“Himid’s work has long been concerned with black creativity, history and identity and this animated throng represents the Africans who were brought to Europe as slave servants. There are drummers, dog trainers, dancers, potters, cobblers, gardeners and players of the Viola Da Gamba, all decked out in vivid versions of 17th century costume. Labels on their backs identify each individual, giving both their original African names and occupations as well as those imposed by their new European owners, and these poignant texts also form part of an evocative soundtrack, interspersed with snatches of Cuban, Irish, Jewish and African music,” said Louisa Buck for The Daily Telegraph in February 2017 about “Naming the Money”, Lubaina Himid’s 2004 work.

Principal Works

“Naming the Money” (2004)

Lubaina Himid, Naming the Money (2004). Photo: Stuart Whipps

In “Naming the Money” from 2004, 100 life-size cut-out figures depict black servants and workers. Himid individualizes them by giving each one a name and a story. She often removes her paintings from the gallery wall so that her images become objects that surround the viewer.

“Naming the Money” extends the experience of slavery to all migrants. It is a key work in Lubaina Himid’s career. The nearly one hundred life-size painted plywood cut-outs bring to life the African servants depicted in 17th and 18th century European court paintings.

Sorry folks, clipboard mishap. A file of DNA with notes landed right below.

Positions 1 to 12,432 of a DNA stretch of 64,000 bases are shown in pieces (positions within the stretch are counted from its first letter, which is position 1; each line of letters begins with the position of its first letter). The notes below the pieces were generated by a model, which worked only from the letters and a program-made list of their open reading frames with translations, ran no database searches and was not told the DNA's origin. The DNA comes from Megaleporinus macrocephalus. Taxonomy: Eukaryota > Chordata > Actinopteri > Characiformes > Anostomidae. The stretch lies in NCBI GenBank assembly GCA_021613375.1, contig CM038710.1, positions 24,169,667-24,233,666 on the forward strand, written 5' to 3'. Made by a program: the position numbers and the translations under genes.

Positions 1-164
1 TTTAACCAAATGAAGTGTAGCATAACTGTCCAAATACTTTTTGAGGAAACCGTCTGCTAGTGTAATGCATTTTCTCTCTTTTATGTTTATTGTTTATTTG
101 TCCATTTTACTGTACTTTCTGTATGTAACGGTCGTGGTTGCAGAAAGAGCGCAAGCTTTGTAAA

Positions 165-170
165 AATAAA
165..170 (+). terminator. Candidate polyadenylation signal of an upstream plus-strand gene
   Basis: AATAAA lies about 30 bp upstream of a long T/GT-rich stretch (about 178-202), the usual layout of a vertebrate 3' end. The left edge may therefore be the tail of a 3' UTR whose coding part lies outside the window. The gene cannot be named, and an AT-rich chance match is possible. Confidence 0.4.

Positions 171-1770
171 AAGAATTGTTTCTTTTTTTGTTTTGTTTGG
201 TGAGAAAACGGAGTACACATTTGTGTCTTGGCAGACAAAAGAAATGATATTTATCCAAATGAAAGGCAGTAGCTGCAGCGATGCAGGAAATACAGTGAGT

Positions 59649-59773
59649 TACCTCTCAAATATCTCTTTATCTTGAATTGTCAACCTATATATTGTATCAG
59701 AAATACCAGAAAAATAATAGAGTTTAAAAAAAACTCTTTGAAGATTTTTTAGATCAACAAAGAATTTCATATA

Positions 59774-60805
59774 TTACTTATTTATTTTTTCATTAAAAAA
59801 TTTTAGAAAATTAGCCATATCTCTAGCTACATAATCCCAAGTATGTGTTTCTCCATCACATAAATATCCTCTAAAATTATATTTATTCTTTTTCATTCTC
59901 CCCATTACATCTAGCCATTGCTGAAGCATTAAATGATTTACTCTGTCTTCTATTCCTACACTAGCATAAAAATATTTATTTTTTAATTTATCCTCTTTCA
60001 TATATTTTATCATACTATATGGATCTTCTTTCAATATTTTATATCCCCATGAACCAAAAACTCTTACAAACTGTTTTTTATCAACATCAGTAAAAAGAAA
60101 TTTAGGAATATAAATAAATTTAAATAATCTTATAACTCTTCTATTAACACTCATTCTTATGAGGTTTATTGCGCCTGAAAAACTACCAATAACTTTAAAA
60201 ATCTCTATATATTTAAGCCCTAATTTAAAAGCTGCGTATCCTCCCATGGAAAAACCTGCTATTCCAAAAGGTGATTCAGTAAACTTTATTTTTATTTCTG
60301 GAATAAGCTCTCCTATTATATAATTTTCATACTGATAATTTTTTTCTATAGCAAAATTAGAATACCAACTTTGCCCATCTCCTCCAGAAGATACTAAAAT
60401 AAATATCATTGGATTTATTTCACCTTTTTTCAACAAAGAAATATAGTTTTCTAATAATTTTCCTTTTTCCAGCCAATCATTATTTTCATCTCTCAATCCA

A Fashionable Marriage (1987)

Lubaina Himid – Fashionable Marriage installation, Tate Liverpool

Himid questions the historical role of the portrait, as in works such as “A Fashionable Marriage” (1987), recently exhibited in The Place is Here at Nottingham Contemporary (2017). Inspired by William Hogarth’s 1743 Marriage à la mode 4, this installation features a colorful set with a cast of characters taken from Hogarth’s morality tale.

Incorporating painting, drawing, and collage on cut-outs, the installation relates its historical inspiration to our current climate by including contemporary newspaper headlines and images of Margaret Thatcher and Ronald Reagan.

Himid’s satirical approach points to the politics of the time as well as her legacy today. In works such as these, the artist appropriates and interrogates European painters and combines aspects of their African heritage to question the role of visual power.

Awards, Honors, Individual and Collective Exhibitions

Along with her artistic practice, Himid has curated exhibitions to showcase under-represented black artists. As an artist, advocate and curator she has facilitated and celebrated the role of black artists and their contributions to contemporary society.

Himid is a member of the board of directors of the Lowry Arts Centre Manchester. She is a board member of the Arts Council of England’s Visual Arts, Creative Associations of East Lancs. Himid is also a member of the Arts Council of North West England. From 1985 to 1987 Himid served on the visual arts panel of the Greater London Arts Association.

Recent solo exhibitions include Navigation Charts, Spike Island, Bristol, UK and Invisible Strategies, Modern Art Oxford, Oxford, UK (both 2017). Recent group exhibitions include The Place is Here, Nottingham Contemporary, Nottingham, UK (2017); The 1980s Today’s Beginnings?, Van Abbe Museum, Eindhoven, Netherlands (2016); Keywords, Tate Liverpool, UK (2014); and Burning Down the House, Gwangju Biennial, South Korea (2014).

From 1986 to 1990 Himid was director of the Elbow Room and has curated exhibitions such as Carte de Visite, Hollybush Gardens, London, UK (2015); The Thin Black Line, ICA, London, UK (1986); and Critical, Donald Rodney, Rochdale Art Gallery, Rochdale, UK (1989). Lubaina Himid is 62 years old and lives and works in Preston, England.